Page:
Sensitivity of Troponin

Editor's Note: Based on Jaffe AS et al. Diseased Skeletal Muscle: A Noncardiac Source of Increased Circulating Concentrations of Cardiac Troponin T. J Am Coll Cardiol: Sep 28; [Epub ahead of print].


The specificity of cTnT, and to a lesser extent cTnI, was questioned with earlier generation assays when increased levels were found in patients with skeletal muscle diseases and renal insufficiency.(1, 2) Further studies demonstrated that the capture antibody for the earlier cTnT assay detected not only cTnT, but some fetal skeletal muscle TnT isoforms that were expressed in skeletal muscle in response to injury.(1-3) These re-expressed fetal isoforms were studied, and a newer assays was developed that would not detect these re-expressed skeletal muscle cTnT isoforms.(4-7) However, even with newer cTnT assay,s elevation of cTnT has been shown in patients with inflammatory skeletal myopathies without apparent cardiac disease.(8)


Patients with known myopathies from the Neuromuscular Clinic at the Mayo Clinic were screened. If cTnT was found to be elevated (fourth-generation assay using the Elecys E170 analyzer), then cTnI was also measured. Only patients with an elevation in cTnT and normal cTnI values were included in the hopes of excluding patients with structural heart disease. There were 16 such patients identified and 4 of these had skeletal muscle biopsies taken for Western blot analysis using the capture and detection antibodies from the fourth-generation and high-sensitivity cTnT assays. All 4 patients who underwent biopsies had a myopathy as suggested by clinical history, CK elevations (583-3,500 IU/L), myopathic electromyographic findings, and histologic changes. All 3 antibodies used in the fourth-generation and high sensitivity assays were immunoreactive with all myopathic skeletal muscle samples and in cardiac tissue by Western blot analysis.There was no immunoreactivity noted in normal skeletal muscle control samples.


These 4 cases demonstrate that there proteins expressed in diseased skeletal that are detected by antibodies in the fourth generation and high sensitivity cTnT assays. Although sub-clinical cardiac pathology leading to cTnT elevation cannot be totally excluded on the basis of the study, as the authors point out, this is unlikely. These patients had no apparent heart disease and had normal cTnI levels. These findings are consistent with other studies that describe an elevation of cTnT with normal cTnI in patients with myopathies.(8, 9) This provocative study, however, leads to more questions than answers. What is the prevalence of cTnT elevation in patients with skeletal muscle disease? Are there certain skeletal muscle diseases that more commonly have an elevation in cTnT? Will elevation of cTnT in this setting confound the diagnosis of acute coronary syndrome in a significant number of patients that present to Emergency Departments? Further studies are needed to address these issues.

What are the practical implications of these findings for the clinician? Although the majority of cTnT seem to be related primary cardiac pathology such as acute coronary syndrome from plaque rupture or other indirect stress on the heart (pulmonary embolism, congestive heart failure, sepsis, etc.), the specificity of the present formulated cTnT assays for cardiac injury is less than 100%. This finding must be considered when evaluating patients for acute coronary syndrome with skeletal muscle disease. Two clues may be helpful in the regards. The 4 patients reported in this study had small elevations (0.1-0.4 µg/L) and did not have dynamic changes over time. As we do with other patients with minor cTn elevation of unclear etiology, serial cTn measurements and selective further testing such as stress testing or imaging studies in these patients will be required to include or exclude acute coronary syndrome.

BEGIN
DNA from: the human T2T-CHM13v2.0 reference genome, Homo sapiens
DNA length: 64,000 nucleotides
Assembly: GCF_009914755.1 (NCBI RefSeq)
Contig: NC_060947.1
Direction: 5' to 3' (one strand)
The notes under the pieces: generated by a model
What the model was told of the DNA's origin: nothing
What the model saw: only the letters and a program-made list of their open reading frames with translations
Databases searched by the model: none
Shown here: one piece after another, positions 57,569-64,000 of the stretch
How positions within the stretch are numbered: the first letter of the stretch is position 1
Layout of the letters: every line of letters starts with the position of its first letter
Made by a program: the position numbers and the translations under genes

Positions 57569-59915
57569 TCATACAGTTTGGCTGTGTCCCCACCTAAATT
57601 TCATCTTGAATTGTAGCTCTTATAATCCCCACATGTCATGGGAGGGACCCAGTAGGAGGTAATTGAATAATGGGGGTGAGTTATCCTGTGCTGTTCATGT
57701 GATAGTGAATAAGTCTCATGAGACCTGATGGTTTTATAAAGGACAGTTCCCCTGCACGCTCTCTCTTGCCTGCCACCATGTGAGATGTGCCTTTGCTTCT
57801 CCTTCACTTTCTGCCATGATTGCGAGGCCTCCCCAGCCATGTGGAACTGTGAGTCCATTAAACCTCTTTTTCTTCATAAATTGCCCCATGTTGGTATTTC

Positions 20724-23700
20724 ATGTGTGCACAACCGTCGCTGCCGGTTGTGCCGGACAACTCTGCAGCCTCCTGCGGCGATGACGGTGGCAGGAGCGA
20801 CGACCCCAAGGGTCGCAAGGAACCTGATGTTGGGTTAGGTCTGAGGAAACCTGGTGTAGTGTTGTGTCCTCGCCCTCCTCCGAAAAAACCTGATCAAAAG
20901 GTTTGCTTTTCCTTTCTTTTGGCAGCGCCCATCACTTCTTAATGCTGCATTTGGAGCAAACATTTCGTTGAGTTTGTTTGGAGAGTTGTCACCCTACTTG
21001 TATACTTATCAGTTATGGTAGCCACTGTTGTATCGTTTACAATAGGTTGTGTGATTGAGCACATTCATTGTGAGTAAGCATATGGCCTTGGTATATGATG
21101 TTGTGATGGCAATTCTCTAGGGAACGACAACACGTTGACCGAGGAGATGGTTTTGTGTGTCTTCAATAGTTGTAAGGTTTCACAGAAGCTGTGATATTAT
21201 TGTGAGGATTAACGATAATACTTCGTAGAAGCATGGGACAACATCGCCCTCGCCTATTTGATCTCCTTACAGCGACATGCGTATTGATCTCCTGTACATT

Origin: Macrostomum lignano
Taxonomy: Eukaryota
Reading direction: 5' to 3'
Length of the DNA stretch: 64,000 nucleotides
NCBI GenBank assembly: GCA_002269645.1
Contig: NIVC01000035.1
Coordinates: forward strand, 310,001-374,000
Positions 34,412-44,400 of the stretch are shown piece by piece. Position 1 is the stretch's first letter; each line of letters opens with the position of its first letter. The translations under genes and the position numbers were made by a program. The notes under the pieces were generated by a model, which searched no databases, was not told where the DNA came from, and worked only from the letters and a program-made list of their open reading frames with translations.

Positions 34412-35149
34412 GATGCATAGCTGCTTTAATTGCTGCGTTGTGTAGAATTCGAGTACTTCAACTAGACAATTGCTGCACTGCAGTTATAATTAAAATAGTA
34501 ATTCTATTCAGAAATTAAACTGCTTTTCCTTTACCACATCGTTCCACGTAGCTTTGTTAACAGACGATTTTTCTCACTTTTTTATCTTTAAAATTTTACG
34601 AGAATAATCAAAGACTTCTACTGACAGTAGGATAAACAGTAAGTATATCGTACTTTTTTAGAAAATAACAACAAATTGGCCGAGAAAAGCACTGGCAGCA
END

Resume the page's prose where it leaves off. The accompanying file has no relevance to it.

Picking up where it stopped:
1. Anderson PA, et al. Molecular basis of human cardiac troponin T isoforms expressed in the developing, adult, and failing heart. Circ Res. 1995:76;681-6.
  2. Bodor GS, et al. Cardiac troponin T composition in normal and regenerating human skeletal muscle. Clin Chem. 1997:43;476-84.
  3. Katus HA, et al. Development and in vitro characterization of a new immunoassay of cardiac troponin T. Clin Chem. 1992:38;386-93.
  4. Muller-Bardorff M, et al. Improved troponin T ELISA specific for cardiac troponin T isoform: assay development and analytical and clinical validation. Clin Chem. 1997:43;458-66.
  5. Haller C et al. Cardiac troponin T in patients with end-stage renal disease: absence of expression in truncal skeletal muscle. Clin Chem. 1998:44;930-8.
  6. Ricchiuti V, Apple FS. RNA expression of cardiac troponin T isoforms in diseased human skeletal muscle. Clin Chem. 1999:45;2129-35.
  7. Ricchiuti V, et al. Cardiac troponin T isoforms expressed in renal diseased skeletal muscle will not cause false-positive results by the second generation cardiac troponin T assay by Boehringer Mannheim. Clin Chem. 1998:44;1919-24.
  8. Cox FM, et al. The heart in sporadic inclusion body myositis: a study in 51 patients. J Neurol. 2010:257;447-51.
  9. Aggarwal R, et al. Serum cardiac troponin T, but not troponin I, is elevated in idiopathic inflammatory myopathies. J Rheumatol. 2009:36;2711-4.

Keywords: Acute Coronary Syndrome, Biopsy, Emergency Service, Hospital, Heart Failure, Immunoassay, Enzyme-Linked Immunosorbent Assay, Kidney Failure, Chronic, Muscle, Skeletal, Muscular Diseases, Myositis, Myositis, Inclusion Body, Prevalence, RNA, Renal Insufficiency, Protein Isoforms, Troponin I, Troponin T

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